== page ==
sector and industry, and properly weight the many stores of value that give a company an intrinsic worth.
Mathematical models are normally built by making apriori assumptions about the
functional form of the solution. These are called parametric models, and are solved by regression methods to determine a number of coefficients. This is fine
if you know that the solution must be a straight line or some other simple, well
known function. But in the real world, relationships are not necessarily simple, and we don’t always know the form of the solution. Inputs and outputs could even be related in a nonlinear fashion. If you don’t have to guess the functional form of the answer, you have a big advantage. We chose to use neural network modeling for this reason.
A neural network is a mathematical modeling tool which has the capacity to learn
by example. This is an extraordinarily useful ability, especially in financial modeling, where the inputs & outputs are usually well documented, and there are countless examples. Networks are “trained” by being presented with thousands of facts, each fact consisting of inputs and corresponding outputs. Through a unique feedback process, the network learns how those inputs are related to the outputs, and develops a general model to describe the relationship.
In our case, fundamentals were fed in, and the corresponding stock price was used as the output. Again, if this problem were so easy…. There were significant sources of bias and data error which had to be dealt with, and some of our techniques are so innovative that they must remain proprietary. Data preparation steps were critical to the success of the model, and will be discussed in as much depth as possible.
Once trained, the model knows how to form a price opinion that should be close
to a reasonable consensus opinion based solely on economic and fundamental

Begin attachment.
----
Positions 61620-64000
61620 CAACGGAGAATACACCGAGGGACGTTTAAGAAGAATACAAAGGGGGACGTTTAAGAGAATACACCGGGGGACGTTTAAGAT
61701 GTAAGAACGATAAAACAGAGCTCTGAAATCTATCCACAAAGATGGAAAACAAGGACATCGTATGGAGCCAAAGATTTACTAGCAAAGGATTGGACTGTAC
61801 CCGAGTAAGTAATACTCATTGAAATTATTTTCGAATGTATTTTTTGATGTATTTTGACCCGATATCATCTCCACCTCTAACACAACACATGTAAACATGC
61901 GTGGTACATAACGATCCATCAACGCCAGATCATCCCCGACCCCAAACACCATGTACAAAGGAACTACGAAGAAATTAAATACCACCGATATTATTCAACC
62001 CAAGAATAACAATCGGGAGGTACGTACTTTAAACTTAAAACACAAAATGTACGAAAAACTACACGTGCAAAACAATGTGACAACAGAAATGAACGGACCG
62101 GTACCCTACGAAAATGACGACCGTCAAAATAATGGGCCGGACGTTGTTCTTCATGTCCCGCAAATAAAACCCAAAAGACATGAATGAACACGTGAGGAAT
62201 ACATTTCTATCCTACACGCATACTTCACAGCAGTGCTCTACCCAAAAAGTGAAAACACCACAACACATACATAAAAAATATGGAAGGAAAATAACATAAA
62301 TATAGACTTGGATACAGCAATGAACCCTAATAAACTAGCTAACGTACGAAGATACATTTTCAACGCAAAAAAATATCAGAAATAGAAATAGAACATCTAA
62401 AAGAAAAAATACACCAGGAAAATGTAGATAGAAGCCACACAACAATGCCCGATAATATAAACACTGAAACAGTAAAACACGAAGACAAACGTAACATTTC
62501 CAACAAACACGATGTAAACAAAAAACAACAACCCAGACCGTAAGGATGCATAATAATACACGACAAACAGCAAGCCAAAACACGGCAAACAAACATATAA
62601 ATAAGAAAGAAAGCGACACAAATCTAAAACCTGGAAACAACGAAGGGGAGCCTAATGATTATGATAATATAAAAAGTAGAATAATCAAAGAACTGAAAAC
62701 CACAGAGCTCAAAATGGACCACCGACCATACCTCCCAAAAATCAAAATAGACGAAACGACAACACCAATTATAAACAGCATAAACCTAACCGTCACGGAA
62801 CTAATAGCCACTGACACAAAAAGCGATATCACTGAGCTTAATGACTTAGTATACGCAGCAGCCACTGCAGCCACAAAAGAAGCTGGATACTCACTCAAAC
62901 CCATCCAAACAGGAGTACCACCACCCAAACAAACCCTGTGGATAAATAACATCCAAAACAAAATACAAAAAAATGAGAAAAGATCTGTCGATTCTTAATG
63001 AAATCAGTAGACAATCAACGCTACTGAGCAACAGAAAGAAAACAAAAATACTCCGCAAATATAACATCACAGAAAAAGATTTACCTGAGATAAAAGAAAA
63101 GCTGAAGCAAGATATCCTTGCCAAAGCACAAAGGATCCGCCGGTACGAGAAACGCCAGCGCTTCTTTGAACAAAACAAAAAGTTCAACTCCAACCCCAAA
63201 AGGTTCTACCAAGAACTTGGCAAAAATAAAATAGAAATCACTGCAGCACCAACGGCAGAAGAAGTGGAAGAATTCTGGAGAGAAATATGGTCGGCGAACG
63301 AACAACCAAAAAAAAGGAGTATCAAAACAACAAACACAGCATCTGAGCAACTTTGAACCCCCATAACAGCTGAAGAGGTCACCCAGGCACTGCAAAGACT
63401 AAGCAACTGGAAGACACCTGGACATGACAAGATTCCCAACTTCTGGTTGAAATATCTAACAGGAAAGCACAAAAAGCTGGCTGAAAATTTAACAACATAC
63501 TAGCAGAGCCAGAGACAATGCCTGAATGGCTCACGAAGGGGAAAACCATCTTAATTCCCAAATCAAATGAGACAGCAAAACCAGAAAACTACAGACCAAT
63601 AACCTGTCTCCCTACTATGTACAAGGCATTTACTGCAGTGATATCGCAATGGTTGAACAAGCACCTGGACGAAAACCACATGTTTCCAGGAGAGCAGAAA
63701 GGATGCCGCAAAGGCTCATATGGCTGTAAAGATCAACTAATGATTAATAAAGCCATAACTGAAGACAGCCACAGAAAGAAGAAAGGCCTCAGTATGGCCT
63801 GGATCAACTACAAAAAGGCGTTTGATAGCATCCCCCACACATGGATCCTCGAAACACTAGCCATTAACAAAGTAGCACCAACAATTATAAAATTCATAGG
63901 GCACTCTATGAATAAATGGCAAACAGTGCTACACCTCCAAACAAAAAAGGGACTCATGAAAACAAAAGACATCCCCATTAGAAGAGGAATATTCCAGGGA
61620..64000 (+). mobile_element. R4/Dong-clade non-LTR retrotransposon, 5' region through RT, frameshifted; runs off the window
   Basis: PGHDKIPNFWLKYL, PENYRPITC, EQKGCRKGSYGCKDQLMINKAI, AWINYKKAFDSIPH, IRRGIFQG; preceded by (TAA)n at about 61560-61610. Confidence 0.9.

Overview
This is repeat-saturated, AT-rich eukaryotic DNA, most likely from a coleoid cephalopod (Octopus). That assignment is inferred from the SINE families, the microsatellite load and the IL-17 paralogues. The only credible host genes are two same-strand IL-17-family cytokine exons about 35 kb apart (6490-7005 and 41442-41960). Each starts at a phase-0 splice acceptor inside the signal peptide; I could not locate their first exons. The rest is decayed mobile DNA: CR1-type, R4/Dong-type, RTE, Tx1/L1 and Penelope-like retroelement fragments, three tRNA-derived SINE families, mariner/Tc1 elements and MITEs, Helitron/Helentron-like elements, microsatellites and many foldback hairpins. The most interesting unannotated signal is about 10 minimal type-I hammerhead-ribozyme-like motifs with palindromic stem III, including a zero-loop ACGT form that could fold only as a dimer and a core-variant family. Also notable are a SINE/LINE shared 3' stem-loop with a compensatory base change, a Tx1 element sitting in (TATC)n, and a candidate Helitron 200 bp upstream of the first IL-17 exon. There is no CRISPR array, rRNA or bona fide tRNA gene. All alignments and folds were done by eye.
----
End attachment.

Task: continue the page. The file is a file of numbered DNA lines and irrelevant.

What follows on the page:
report data. We expect that when the model price is lower than the actual price, then there is probably a degree of optimism that things will be far better in the future. On the flip side, if actual price is lower than the model, then there may be significant pessimism. Whatever the cause of the discrepancy, it is the analyst’s job to try and understand why it exists.
A successful model will have many applications depending on the kind of client
being served. Our prices could be used to evaluate portfolios of all sorts, from
individual to professional funds. Model prices could even be used to assess the economy based on broad collections of stocks. For clients that need investment products, our model would be useful at all levels. The prices could be used to rank stocks from undervalued purchase candidates to overvalued sell or short sale candidates.
Chapter
1
BUILDING AN EQUITY PRICING MODEL
The Search for Value
The search for corporate value is complex. Do earnings alone determine a fair price? How about cash flow, book value, sales, or dividends? How important are interest rates, debt, or the industry in which the company operates? These are all good questions, and the answer is that they all matter. The complexity of judging how much to weight each factor, and how the factors change relative to each other is hopelessly complex. Add to that the challenge of remaining unbiased by the times in which we live. It was rare, for example, to find an analyst who was willing to say that tech stocks were overvalued in 1999. Instead, many chose to adjust their models to reflect an irrational reality. So Parallax has chosen mathematical modeling for its ability to provide consistent results to an unmanageably complex problem.
Our goal was to build a computer model with no assumptions about the relationship between price and fundamental factors. We wanted the model to learn from example and be able to generalize what it had learned to any other set of corporate data. More specifically, our equitypricing model used neural
network technology to learn how a stock’s fundamental balance sheet data had been translated to a market price in the past, within the context of its industry group and economic sector. Then, going forward in time, the trained model simultaneously evaluates all these factors as they change month to month, in order to produce an estimated stock price.
To accomplish this ambitious goal we needed to include the factors that have been cited by the financial community as key to stock valuation. This also included such economic numbers as PPI, CPI, GDP growth and interest rates. The data we chose for this project came from Zacks corporation’s DBDQ, DBCM, and ECON databases, and are listed below along with a screenshot of the DBCM database reference guide from which all of the values and their explanation were gleaned:
Figure 1 – Database Items reference page for the Zacks DBCM current database. The table below was compiled from this document.
Inputs 
Input Description 
stale 
This is an integer value representing the number of months old the data is 
roi 
Return on Invested capital. Calc: (Income before extras & discontinued operations)/(Longterm debt, convertible debt + noncurrent capital leases + mortgages + book value preferred stock + common equity)